|Die Frankfurt-Tipp Bewertung:|
|Laufzeit:||Ca. 115 Min|
|FSK:||From 12 years|
Eleanor Rise (Helena Bonham Carter) suffers from paranoid schizophrenia. She knows that she needs help from doctors, that she could only lead a normal life with medication. But the psychiatric clinic seems to be all about sedating her. Eleanor sees the only way to get a say in medication as being in the court. The committed lawyer Colette Hughes (Hilary Swank) is supposed to help her. But although Colette gives her all, she seems to be powerless against the overpowering pharmaceutical industry. It's almost a miracle she makes it to the Supreme Court with this case. But that doesn't mean the fight has been won…
The Danish director Bille August ("The Ghost House", "Night Train to Lisbon") tells in his latest drama "Eleanor & Colette" a really fascinating, because true story. Strictly speaking, the film is actually a typical court drama, the usual fight between David and Goliath, as it has been seen so often. What makes this story so special, however, is the unusual friendship between two very different women, which develops in the course of the fight against the injustices in the health system. The film doesn't only offer a dramaturgically interesting level, on which you as a spectator can watch as Eleanor Rise succeeds in forcing an overpowering opponent to his knees with the help of her lawyer. It also creates an emotional level that provides some very moving moments.
No question: The story is interesting, stirring and stirring. Undoubtedly, the whole thing is also played excellently by Helena Bonham Carter, but also by Hilary Swank and Jeffrey Tambor. Nevertheless, there is another BUT: The production looks very much like a "television film of the week". This is particularly noticeable in the visual language, which was Bille August's great strength in many other works. Somehow the film seems to be out of place on the screen, as if it had actually been conceived for the screen. That doesn't necessarily make him a bad movie. There isn't really much to criticize about the film. But at the same time there is also no real reason why you have to watch it in the cinema.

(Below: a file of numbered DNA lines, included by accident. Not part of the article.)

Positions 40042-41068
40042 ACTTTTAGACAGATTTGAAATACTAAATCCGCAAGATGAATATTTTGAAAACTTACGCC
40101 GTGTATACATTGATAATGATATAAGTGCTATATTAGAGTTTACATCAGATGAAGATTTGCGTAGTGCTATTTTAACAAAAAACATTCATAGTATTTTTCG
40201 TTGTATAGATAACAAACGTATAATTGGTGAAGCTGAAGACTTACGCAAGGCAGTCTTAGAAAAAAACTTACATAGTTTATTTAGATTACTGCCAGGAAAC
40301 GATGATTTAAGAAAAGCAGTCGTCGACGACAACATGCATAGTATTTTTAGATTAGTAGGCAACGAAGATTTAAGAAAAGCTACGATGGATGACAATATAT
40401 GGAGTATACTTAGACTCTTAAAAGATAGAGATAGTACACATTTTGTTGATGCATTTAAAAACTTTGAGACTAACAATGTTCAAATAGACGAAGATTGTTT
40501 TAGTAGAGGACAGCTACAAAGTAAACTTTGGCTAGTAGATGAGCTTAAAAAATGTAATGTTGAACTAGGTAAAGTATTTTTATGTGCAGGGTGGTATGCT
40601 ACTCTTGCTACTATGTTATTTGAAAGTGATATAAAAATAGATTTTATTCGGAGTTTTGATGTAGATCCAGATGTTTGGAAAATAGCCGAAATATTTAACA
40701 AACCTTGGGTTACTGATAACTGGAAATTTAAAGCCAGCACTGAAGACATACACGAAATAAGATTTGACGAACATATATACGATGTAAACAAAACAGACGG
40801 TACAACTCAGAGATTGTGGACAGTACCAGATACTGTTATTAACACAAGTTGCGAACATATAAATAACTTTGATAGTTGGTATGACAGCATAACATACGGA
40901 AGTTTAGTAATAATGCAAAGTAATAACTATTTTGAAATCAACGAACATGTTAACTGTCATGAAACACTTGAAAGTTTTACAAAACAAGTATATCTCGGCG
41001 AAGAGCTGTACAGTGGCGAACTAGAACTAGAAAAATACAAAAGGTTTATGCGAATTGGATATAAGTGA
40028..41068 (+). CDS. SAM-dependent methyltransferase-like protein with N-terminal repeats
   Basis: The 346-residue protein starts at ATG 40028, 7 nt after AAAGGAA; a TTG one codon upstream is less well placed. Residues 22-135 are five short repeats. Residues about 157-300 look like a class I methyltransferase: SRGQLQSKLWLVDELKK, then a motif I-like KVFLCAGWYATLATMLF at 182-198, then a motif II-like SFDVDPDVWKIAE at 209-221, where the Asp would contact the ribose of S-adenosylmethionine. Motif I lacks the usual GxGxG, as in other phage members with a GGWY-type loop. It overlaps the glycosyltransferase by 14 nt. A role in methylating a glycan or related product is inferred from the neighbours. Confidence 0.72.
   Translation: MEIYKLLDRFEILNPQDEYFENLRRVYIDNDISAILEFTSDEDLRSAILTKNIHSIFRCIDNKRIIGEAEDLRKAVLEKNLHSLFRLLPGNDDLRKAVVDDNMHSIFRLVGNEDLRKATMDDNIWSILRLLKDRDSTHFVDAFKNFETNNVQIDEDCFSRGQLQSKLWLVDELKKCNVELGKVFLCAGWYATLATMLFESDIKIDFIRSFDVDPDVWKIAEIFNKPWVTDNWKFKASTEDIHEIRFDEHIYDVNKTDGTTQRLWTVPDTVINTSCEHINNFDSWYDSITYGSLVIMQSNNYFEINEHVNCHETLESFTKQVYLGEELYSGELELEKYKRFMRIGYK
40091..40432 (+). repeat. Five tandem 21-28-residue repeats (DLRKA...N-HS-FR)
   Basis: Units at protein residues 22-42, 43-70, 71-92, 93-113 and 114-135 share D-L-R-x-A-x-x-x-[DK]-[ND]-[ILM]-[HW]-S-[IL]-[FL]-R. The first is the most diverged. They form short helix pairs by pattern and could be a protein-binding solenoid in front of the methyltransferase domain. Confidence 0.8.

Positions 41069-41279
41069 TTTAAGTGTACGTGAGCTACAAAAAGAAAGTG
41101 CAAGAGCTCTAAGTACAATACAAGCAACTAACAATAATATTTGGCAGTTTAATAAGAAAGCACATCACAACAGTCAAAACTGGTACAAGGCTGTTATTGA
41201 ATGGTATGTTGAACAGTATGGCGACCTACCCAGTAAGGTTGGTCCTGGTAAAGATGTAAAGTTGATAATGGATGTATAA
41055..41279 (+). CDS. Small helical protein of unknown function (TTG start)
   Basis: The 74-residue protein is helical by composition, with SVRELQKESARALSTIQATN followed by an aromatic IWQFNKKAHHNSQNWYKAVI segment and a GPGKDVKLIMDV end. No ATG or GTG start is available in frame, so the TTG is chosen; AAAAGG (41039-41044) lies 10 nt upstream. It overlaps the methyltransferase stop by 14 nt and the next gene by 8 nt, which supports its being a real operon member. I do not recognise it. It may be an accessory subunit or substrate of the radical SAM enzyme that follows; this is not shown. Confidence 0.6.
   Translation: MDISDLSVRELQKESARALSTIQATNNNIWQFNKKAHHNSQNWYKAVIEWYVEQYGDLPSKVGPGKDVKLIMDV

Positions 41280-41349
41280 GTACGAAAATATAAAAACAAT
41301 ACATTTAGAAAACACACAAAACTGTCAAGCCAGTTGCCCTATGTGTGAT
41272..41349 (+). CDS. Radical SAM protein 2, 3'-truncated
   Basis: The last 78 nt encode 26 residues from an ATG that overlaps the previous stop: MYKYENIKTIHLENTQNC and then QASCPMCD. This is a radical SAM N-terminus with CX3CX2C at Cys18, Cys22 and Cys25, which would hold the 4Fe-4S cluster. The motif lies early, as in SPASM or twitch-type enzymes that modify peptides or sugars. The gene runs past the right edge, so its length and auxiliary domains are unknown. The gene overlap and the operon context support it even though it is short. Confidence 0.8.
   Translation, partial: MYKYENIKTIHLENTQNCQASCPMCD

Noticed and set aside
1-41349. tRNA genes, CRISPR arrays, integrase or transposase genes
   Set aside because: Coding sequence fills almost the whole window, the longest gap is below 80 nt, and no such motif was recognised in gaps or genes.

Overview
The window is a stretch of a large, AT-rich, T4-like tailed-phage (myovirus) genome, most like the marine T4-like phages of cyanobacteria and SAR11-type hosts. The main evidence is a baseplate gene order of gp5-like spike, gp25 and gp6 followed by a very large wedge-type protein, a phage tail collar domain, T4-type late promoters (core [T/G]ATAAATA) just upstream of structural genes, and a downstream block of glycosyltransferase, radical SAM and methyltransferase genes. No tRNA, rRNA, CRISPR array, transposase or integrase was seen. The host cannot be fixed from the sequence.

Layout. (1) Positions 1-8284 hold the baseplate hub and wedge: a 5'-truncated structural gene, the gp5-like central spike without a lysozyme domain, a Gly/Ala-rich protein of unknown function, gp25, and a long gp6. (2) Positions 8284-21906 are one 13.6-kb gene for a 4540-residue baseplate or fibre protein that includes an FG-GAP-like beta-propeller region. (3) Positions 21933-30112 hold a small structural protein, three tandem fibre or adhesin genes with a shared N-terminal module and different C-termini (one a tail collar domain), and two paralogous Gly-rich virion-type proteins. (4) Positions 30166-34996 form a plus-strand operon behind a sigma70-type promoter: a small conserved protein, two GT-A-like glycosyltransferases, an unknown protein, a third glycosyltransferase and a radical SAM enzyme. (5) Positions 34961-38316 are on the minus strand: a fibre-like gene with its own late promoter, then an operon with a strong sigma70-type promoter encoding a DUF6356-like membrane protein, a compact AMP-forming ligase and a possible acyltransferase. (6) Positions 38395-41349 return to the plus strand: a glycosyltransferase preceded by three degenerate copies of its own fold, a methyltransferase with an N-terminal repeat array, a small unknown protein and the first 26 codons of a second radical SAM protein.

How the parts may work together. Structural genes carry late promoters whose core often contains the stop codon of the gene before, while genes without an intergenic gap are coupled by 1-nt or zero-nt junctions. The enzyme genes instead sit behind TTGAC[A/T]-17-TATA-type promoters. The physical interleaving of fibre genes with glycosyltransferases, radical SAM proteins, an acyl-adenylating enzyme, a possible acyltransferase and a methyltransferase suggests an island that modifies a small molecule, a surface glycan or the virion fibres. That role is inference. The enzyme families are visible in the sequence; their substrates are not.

Whoever likes gripping court films and dramas based on true stories will not regret buying cinema tickets because of the two strong main actresses. But those who expect more than good entertainment at TV level might be disappointed by the somewhat conventional staging. This leads to the following judgement: Worth seeing - but only with restrictions.
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